The effect of almitrine bismesylate on hypoxemia in chronic obstructive pulmonary disease patients living at moderate altitude

John W Bloom, S. Campbell, Stuart F Quan, B. Y. Shon

Research output: Contribution to journalArticle

Abstract

The effect of almitrine bismesylate on hypoxemia was investigated in a placebo-controlled, double-blind study of 39 patients with chronic obstructive pulmonary disease living at moderate altitude (1,500-6,597 feet) above sea level. Arterial partial oxygen pressure (PO2) increased by 5.3 mmHg (P < 0.05) in patients receiving 50 mg twice daily and by 7.1 mmHg (P < 0.05) in patients receiving 100 mg twice daily. Arterial partial carbon dioxide pressure (PCO2) decreased (P < 0.05) in both dose groups and minute ventilation increased in the 100-mg twice-daily group (P < 0.05). However, the change in arterial PCO2 was small compared with the increase in arterial PO2. Almitrine bismesylate was well tolerated by patients in this study with unexplained worsening of dyspnea occurring in only one patient. Therefore, almitrine bismesylate appears to be a useful agent for relieving hypoxemia in patients with chronic obstructive pulmonary disease living at moderate altitude.

Original languageEnglish (US)
Pages (from-to)327-334
Number of pages8
JournalCurrent Therapeutic Research - Clinical and Experimental
Volume43
Issue number2
StatePublished - 1988

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Almitrine
Chronic Obstructive Pulmonary Disease
Partial Pressure
Double-Blind Method
Carbon Dioxide
Oceans and Seas
Dyspnea
Ventilation
Hypoxia
Placebos
Oxygen
Pressure

ASJC Scopus subject areas

  • Medicine(all)

Cite this

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abstract = "The effect of almitrine bismesylate on hypoxemia was investigated in a placebo-controlled, double-blind study of 39 patients with chronic obstructive pulmonary disease living at moderate altitude (1,500-6,597 feet) above sea level. Arterial partial oxygen pressure (PO2) increased by 5.3 mmHg (P < 0.05) in patients receiving 50 mg twice daily and by 7.1 mmHg (P < 0.05) in patients receiving 100 mg twice daily. Arterial partial carbon dioxide pressure (PCO2) decreased (P < 0.05) in both dose groups and minute ventilation increased in the 100-mg twice-daily group (P < 0.05). However, the change in arterial PCO2 was small compared with the increase in arterial PO2. Almitrine bismesylate was well tolerated by patients in this study with unexplained worsening of dyspnea occurring in only one patient. Therefore, almitrine bismesylate appears to be a useful agent for relieving hypoxemia in patients with chronic obstructive pulmonary disease living at moderate altitude.",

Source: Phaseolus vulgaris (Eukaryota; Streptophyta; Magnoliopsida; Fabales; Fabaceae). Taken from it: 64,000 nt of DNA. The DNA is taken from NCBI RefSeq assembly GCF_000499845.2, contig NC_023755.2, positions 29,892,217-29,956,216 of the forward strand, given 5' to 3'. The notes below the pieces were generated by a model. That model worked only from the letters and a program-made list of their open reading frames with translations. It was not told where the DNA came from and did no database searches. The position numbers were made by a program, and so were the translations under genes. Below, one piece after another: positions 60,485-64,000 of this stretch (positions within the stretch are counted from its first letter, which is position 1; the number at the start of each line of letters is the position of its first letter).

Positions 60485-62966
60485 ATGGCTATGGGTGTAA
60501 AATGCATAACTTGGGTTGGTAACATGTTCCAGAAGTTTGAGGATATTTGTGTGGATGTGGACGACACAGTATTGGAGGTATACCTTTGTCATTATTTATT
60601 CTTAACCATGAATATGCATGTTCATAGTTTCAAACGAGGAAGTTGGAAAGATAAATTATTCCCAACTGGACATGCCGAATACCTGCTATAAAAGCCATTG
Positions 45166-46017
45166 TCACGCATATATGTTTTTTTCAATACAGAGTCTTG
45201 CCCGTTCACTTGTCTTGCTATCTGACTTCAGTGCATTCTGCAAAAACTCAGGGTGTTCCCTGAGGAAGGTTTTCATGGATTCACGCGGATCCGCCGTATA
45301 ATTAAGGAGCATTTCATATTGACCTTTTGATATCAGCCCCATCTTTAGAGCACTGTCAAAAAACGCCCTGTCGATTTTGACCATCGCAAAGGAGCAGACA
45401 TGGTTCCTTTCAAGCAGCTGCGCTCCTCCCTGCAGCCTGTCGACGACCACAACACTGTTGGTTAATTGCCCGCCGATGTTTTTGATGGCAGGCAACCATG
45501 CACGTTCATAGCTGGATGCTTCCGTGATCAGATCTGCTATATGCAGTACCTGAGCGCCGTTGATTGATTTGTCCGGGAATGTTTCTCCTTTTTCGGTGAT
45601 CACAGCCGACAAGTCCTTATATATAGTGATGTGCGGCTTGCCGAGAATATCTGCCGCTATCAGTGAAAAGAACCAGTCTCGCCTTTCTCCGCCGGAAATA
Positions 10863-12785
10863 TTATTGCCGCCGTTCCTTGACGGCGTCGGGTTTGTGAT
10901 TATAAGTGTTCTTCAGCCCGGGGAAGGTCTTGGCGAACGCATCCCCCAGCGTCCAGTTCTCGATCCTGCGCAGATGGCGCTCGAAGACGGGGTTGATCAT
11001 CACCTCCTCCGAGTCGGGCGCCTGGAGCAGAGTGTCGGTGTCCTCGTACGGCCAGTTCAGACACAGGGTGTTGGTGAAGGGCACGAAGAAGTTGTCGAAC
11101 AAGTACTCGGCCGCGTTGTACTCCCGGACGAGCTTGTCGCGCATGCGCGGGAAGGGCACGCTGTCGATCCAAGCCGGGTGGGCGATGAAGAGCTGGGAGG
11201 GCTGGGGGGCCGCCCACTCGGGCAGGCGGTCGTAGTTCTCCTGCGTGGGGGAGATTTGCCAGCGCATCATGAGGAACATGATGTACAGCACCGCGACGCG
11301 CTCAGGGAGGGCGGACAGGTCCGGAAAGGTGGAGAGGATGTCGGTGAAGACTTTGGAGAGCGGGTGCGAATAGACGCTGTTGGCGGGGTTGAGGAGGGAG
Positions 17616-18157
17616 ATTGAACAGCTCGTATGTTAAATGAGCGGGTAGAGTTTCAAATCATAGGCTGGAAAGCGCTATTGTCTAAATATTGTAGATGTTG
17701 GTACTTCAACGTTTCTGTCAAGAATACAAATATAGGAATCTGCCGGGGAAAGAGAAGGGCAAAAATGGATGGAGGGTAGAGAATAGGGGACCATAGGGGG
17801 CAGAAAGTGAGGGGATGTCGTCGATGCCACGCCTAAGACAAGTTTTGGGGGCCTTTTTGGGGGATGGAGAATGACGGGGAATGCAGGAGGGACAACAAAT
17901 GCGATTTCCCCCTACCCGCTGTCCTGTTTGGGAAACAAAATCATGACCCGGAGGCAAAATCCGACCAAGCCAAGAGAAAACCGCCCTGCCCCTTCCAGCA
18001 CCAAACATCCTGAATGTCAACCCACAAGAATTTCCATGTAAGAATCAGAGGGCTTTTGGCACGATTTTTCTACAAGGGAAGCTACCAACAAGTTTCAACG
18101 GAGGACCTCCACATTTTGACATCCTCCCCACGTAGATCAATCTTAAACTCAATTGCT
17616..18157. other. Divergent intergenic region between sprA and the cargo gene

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AU - Bloom, John W

AU - Campbell, S.

AU - Quan, Stuart F

AU - Shon, B. Y.

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N2 - The effect of almitrine bismesylate on hypoxemia was investigated in a placebo-controlled, double-blind study of 39 patients with chronic obstructive pulmonary disease living at moderate altitude (1,500-6,597 feet) above sea level. Arterial partial oxygen pressure (PO2) increased by 5.3 mmHg (P < 0.05) in patients receiving 50 mg twice daily and by 7.1 mmHg (P < 0.05) in patients receiving 100 mg twice daily. Arterial partial carbon dioxide pressure (PCO2) decreased (P < 0.05) in both dose groups and minute ventilation increased in the 100-mg twice-daily group (P < 0.05). However, the change in arterial PCO2 was small compared with the increase in arterial PO2. Almitrine bismesylate was well tolerated by patients in this study with unexplained worsening of dyspnea occurring in only one patient. Therefore, almitrine bismesylate appears to be a useful agent for relieving hypoxemia in patients with chronic obstructive pulmonary disease living at moderate altitude.

AB - The effect of almitrine bismesylate on hypoxemia was investigated in a placebo-controlled, double-blind study of 39 patients with chronic obstructive pulmonary disease living at moderate altitude (1,500-6,597 feet) above sea level. Arterial partial oxygen pressure (PO2) increased by 5.3 mmHg (P < 0.05) in patients receiving 50 mg twice daily and by 7.1 mmHg (P < 0.05) in patients receiving 100 mg twice daily. Arterial partial carbon dioxide pressure (PCO2) decreased (P < 0.05) in both dose groups and minute ventilation increased in the 100-mg twice-daily group (P < 0.05). However, the change in arterial PCO2 was small compared with the increase in arterial PO2. Almitrine bismesylate was well tolerated by patients in this study with unexplained worsening of dyspnea occurring in only one patient. Therefore, almitrine bismesylate appears to be a useful agent for relieving hypoxemia in patients with chronic obstructive pulmonary disease living at moderate altitude.

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